Wednesday, October 30, 2013

Down time, quilting clean-up

Well, I finished all three Late Roman historical espionage novels and they're up for sale under a male pen name, which is why you won't see any promotion of them here, sadly. In these days of Google, if you want to keep yourself undercover, you don't peek out from under the duvet. So if you love Late Roman espionage action adventure fiction set in the 4th century by a 'guy' in Switzerland, go to Amazon and search for three thrilling new books.

Meanwhile, I'm experiencing post-partum-book depression, plus missing my daughter especially. I took out a quilt I made for her a decade ago and put it on my bed as part of a little housecleaning and sewing room mop-up. These were all scraps from things I sewed for her when she was little, and as you can see, apart from some khaki and corduroy trousers, she loved pink at the time. The pink mohair throw at the foot of the bed is a very sentimental gift from my mother when I was in my late twenties. She confessed that she had 'accidentally' thrown out my pink mohair 'blankie' when I was a child and she had figured I should outgrow it, but she always felt guilty about pretending it got caught up in a sweep of paint-drop newspapers after my bedroom was redecorated. She carried this guilt for twenty years and finally just bought me a new one!



For over a year, there have been two bags of rags and remnants in the back of my little office. In theory these were waiting for contemplative moments when I would rip fabric into the right width for a basket weave quilt, as in here:



Yesterday while husband was out of town, I emptied out the bag and tried to assess things, sorted colors and starting attaching the long strips end to end. It was pretty meditative, and we'll see how it goes.


Sunday, October 6, 2013

Burda 128a October 2011, tie-shirt, version 2, with silk from China

As I wrote a little while ago, I was keen to shove that heavyweight Burda cotton skirt off my sewing table because in addition to the Ralph Lauren vintage jacket my daughter found for me in London needing alteration, my eldest son brought back some marvelous silk from Hong Kong for a blouse for me.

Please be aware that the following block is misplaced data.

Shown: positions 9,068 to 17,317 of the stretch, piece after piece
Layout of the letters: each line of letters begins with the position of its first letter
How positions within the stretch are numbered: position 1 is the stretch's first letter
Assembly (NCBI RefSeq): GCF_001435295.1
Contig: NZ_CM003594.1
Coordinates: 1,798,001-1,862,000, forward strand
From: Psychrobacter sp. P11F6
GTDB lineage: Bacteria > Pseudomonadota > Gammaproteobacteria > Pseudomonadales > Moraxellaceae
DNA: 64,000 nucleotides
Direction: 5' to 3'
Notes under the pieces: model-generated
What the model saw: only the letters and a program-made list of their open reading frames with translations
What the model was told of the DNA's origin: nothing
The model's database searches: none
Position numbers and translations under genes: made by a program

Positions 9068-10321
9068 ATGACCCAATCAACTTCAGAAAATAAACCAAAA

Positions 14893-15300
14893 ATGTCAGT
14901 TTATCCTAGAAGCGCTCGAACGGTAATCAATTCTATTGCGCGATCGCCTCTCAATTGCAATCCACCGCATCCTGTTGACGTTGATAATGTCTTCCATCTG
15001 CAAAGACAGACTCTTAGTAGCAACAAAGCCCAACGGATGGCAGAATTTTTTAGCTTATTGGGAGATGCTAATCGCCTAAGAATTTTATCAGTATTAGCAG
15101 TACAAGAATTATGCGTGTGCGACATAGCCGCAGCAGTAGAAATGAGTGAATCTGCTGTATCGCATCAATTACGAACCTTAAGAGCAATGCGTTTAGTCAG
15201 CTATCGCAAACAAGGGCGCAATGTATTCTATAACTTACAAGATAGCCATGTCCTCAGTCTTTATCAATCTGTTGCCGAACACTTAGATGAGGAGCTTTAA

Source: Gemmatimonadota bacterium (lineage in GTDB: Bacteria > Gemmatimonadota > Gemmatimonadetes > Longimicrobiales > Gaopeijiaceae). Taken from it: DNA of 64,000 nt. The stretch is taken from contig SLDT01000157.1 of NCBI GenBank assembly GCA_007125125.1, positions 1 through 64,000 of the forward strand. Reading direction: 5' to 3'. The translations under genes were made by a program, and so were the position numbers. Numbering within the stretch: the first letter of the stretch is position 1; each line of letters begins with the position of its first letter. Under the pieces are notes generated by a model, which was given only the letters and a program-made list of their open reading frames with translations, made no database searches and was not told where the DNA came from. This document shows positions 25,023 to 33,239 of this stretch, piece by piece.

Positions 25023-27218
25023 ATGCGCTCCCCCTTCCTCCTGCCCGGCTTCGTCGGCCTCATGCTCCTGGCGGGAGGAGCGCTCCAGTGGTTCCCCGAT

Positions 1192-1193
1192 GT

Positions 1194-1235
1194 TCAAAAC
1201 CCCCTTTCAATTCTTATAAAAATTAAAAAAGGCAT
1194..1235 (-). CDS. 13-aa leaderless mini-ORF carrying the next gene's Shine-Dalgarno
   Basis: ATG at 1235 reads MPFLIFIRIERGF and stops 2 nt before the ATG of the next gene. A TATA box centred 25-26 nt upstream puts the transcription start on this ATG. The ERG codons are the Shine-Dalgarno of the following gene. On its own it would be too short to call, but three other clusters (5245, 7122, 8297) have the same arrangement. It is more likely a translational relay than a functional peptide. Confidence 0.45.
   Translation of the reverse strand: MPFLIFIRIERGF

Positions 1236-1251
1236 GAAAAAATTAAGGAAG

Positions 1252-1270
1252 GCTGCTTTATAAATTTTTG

He chose a real robin's egg blue. I used the Burda pattern I had used for the India paisley silk he brought me back two years ago but this time, I made some alternations to the neck design. In the Burda version, the neck ties are fixed to the collar only until the shoulder seam, then leave the fronts of the neckline to hang free, but in my opinion, though I did work hard to make the corners perfect, this left the neckline looking slightly unfinished at center front. Here's how it looked then.
Recently, I decided that although I liked the blouse, I would lurve it if I invisibly handtacked the front ties  to the neckline all the way  around to the very center corners of the slit. Now I love it.
So this time, I fitted the ties right up to the center of the front slit, which required a different assembly, working the fold-back facing around the right point in the ties' neckline section, and then seaming the ties themselves right up to the same spot as accurately as possible. 

This color picks up the faint blue thread in my pale pink Chanel boucle jacket I made some years ago, which daughter borrowed for London and has now returned. The rhinestone buttons are recycled from a silk blouse I made by hand when I first arrived in New York to work for Reuters, using a soft fern green silk I'd brought with me from Hong Kong. That was in 1976. I had no machine, so I stitched the whole blouse from a Vogue pattern, including the buttonholes by hand.

Jobs come and go, but buttons are forever.